“Gov. Brown’s balanced approach to solving our state’s budget crisis offered California a much-needed pathway to stability and an end to our long budget nightmare. It’s truly sad that Republican legislators have put their own narrow interests above the needs of our state by blocking a vote of the people on solving our budget crisis. It appears the Republicans were never negotiating in good faith. Their ever-growing list of inflexible demands – most of which had nothing to do with our current budget crisis — frustrated any hope of compromise.

“By refusing to allow a vote of the people on issues that profoundly impact us all, Republicans have completely abdicated their responsibility to their constituents and our state. Instead of governing responsibly, they continue to take their marching orders from out-of-state ideologues and radio talk show hosts. Republicans have shown they are more willing to protect tax handouts for billion-dollar corporations than protect our kids’ schools. Their failure to make any compromises shows how out of touch they’ve become.

“If the Republicans aren’t willing to govern, Gov. Brown and the Democrats must do so without them. There’s simply too much at stake. We urge Gov. Brown to move forward with a fair budget that saves our schools, public safety and other vital services from even deeper, more devastating cuts.”

From state Sen. Tom Harman, R-Huntington Beach, another of those five GOP senators:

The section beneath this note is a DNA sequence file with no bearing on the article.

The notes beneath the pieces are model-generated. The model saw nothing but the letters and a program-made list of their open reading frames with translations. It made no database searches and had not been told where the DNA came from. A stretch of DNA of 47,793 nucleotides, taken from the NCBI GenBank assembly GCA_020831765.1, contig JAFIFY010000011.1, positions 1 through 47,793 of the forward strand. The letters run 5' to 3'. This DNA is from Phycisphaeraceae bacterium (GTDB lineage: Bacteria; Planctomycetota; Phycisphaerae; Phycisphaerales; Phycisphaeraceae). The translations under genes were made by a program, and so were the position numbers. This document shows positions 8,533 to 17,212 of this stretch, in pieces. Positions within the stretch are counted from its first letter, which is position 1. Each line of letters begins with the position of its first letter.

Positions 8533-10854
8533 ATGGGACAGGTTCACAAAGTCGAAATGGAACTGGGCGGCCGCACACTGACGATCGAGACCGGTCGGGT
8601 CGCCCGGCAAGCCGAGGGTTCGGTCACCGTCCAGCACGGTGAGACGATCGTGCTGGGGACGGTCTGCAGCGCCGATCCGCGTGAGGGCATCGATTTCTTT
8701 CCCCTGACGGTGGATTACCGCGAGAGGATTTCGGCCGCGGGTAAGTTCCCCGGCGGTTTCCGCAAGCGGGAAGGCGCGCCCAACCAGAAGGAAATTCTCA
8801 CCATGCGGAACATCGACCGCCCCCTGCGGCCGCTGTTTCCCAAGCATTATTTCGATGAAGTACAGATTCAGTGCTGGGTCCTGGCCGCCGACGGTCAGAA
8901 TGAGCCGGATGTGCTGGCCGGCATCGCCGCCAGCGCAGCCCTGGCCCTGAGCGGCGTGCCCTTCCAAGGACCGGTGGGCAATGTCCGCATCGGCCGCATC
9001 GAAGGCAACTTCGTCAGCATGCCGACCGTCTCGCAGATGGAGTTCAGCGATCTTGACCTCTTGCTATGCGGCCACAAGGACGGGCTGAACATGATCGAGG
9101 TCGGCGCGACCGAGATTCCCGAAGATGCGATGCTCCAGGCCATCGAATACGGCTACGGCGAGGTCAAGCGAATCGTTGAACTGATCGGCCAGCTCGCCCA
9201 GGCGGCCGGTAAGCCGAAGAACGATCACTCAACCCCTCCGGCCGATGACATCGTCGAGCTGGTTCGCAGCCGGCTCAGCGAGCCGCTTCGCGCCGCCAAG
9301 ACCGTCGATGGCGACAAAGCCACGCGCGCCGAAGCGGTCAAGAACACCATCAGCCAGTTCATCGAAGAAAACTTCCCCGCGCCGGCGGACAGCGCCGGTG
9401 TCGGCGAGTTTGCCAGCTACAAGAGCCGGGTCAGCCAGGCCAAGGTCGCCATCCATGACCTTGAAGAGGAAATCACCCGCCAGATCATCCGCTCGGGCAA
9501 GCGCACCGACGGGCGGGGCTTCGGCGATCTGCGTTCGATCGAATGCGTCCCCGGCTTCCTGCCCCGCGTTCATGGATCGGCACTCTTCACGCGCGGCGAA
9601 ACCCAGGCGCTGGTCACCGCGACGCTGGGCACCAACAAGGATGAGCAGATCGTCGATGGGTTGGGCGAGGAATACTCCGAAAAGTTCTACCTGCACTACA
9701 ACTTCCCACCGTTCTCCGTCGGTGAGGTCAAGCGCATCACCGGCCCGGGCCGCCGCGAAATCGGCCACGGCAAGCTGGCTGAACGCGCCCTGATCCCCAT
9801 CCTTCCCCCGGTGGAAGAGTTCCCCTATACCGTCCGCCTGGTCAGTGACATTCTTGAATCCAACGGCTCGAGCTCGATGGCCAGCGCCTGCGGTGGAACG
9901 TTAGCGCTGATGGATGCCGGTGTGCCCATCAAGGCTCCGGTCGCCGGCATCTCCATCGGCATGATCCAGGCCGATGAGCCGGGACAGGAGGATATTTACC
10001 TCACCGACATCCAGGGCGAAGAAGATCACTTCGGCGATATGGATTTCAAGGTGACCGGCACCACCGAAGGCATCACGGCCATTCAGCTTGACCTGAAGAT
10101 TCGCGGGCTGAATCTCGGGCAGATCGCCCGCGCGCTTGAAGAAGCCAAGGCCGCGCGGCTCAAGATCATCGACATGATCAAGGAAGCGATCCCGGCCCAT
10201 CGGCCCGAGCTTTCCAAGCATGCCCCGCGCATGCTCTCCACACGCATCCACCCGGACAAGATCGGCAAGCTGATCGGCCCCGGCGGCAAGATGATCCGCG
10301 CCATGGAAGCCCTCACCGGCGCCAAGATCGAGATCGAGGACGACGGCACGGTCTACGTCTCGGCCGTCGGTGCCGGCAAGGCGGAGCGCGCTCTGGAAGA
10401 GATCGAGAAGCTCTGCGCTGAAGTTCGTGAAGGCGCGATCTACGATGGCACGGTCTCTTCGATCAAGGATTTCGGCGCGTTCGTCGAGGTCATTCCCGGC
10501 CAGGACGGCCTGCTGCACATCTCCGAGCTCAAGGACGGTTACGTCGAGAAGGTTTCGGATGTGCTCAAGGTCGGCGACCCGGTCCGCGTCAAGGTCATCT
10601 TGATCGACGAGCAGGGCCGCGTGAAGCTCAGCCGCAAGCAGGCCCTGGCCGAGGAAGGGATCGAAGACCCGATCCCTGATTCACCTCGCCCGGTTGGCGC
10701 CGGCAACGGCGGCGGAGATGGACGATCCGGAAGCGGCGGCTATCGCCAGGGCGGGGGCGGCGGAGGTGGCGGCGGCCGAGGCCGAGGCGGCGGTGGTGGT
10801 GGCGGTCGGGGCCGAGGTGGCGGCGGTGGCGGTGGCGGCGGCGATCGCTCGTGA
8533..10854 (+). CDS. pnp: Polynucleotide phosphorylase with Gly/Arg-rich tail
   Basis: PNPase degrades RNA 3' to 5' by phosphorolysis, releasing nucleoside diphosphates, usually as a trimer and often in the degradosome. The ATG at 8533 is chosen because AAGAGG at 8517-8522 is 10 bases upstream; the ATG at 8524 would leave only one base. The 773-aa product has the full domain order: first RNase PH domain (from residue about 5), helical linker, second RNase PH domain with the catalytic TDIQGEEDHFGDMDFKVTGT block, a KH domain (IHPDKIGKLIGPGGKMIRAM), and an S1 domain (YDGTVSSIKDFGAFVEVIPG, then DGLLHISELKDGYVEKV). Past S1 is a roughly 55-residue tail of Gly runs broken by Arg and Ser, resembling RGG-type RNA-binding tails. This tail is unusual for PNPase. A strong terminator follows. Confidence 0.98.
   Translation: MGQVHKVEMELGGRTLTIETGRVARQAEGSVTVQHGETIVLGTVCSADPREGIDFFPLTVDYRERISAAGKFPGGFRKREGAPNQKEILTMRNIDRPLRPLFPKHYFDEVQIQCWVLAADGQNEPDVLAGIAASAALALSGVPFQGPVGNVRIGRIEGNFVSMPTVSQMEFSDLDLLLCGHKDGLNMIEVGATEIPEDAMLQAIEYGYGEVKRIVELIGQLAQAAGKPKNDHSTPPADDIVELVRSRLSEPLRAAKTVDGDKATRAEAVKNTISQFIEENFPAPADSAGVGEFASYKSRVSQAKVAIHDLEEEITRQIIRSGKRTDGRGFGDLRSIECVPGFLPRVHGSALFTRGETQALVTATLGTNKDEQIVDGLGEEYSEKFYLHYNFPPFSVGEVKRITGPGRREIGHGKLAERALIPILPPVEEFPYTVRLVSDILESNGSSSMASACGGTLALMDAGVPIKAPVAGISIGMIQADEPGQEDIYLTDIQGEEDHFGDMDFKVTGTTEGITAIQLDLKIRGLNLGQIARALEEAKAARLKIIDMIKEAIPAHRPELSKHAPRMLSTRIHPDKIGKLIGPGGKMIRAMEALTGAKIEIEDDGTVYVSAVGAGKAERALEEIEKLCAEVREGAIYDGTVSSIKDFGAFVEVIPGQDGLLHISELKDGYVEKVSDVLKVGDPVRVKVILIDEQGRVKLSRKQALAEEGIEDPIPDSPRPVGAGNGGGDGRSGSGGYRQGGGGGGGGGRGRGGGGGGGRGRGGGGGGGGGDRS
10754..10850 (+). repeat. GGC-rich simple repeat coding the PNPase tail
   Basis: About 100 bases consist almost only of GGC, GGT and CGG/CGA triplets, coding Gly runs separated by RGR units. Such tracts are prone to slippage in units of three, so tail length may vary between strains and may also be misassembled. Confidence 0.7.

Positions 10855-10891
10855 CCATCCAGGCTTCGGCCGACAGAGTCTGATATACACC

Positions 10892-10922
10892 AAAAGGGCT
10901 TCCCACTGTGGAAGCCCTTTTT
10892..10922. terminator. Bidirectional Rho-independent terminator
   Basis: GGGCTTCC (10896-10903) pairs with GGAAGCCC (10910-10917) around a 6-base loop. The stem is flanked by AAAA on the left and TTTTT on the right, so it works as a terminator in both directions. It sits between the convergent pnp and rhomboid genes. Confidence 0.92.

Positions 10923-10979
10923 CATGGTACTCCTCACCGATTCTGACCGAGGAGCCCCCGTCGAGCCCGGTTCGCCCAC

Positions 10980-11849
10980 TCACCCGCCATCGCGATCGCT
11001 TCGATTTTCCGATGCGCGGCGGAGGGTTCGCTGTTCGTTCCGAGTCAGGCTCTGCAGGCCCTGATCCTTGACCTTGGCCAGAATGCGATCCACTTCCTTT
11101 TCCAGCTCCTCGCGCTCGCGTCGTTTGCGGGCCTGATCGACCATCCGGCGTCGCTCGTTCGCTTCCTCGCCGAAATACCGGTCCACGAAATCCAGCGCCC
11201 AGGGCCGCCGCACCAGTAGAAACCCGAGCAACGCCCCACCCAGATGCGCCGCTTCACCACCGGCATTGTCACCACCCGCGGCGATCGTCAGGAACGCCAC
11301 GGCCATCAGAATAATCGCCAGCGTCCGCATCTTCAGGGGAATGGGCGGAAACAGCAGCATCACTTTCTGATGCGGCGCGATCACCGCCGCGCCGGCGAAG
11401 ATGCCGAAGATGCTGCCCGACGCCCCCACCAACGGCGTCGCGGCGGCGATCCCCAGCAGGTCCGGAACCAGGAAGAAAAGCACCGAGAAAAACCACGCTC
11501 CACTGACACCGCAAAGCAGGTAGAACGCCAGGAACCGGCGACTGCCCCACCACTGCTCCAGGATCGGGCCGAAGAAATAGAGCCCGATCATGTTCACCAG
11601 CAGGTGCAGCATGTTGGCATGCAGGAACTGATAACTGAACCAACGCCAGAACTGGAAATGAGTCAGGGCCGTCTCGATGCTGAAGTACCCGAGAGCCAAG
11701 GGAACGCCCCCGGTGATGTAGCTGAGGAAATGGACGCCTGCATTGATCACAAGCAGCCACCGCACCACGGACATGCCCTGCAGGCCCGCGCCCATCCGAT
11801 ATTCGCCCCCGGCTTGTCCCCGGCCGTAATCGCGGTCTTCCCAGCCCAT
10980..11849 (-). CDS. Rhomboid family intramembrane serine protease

“Recent polling clearly shows Republican reforms have the backing of the majority of Californians. It is a sad commentary that the best interests of California play second fiddle to the self-serving interests of public employee unions. Unfortunately the go-to answer for Democrats always seems to be more taxes. Nothing has changed.”

UPDATE @ 6:02 P.M.: From Assembly Speaker John Perez, D-Los Angeles:

“Democrats have made the tough decisions necessary to close an historic budget deficit. While Republican rhetoric suggests they are open to working with us, their actions have not reflected their public statements. In fact, over the past several days, they have shown their true priority is demanding tax cuts for huge, out-of-state corporations, and other costly proposals that would have put a four billion dollar hole in the budget. I am deeply disappointed they have refused to let the people of California have a say in how we close the deficit and put our fiscal house in order.

“Regardless, we must move forward on finding solutions that reflect the spirit of the Governor’s budget proposal. We have approved more than 14 billion dollars in solutions to close a 26 billion dollar deficit, and we will meet our constitutional obligation to approve the budget by June 15. One thing is clear: the people of California would be well served if Republican actions matched their rhetoric, because we need to move forward together, as a state, to close this deficit.”

UPDATE @ 6:07 P.M.: From state Senate President Pro Tem Darrell Steinberg, D-Sacramento:

“I want to commend the governor for putting out an honest budget and trying to reach across party lines. Unfortunately, the Republican Party as a whole appears to want to be irrelevant when it comes to governing in California and it seems intent on achieving that objective.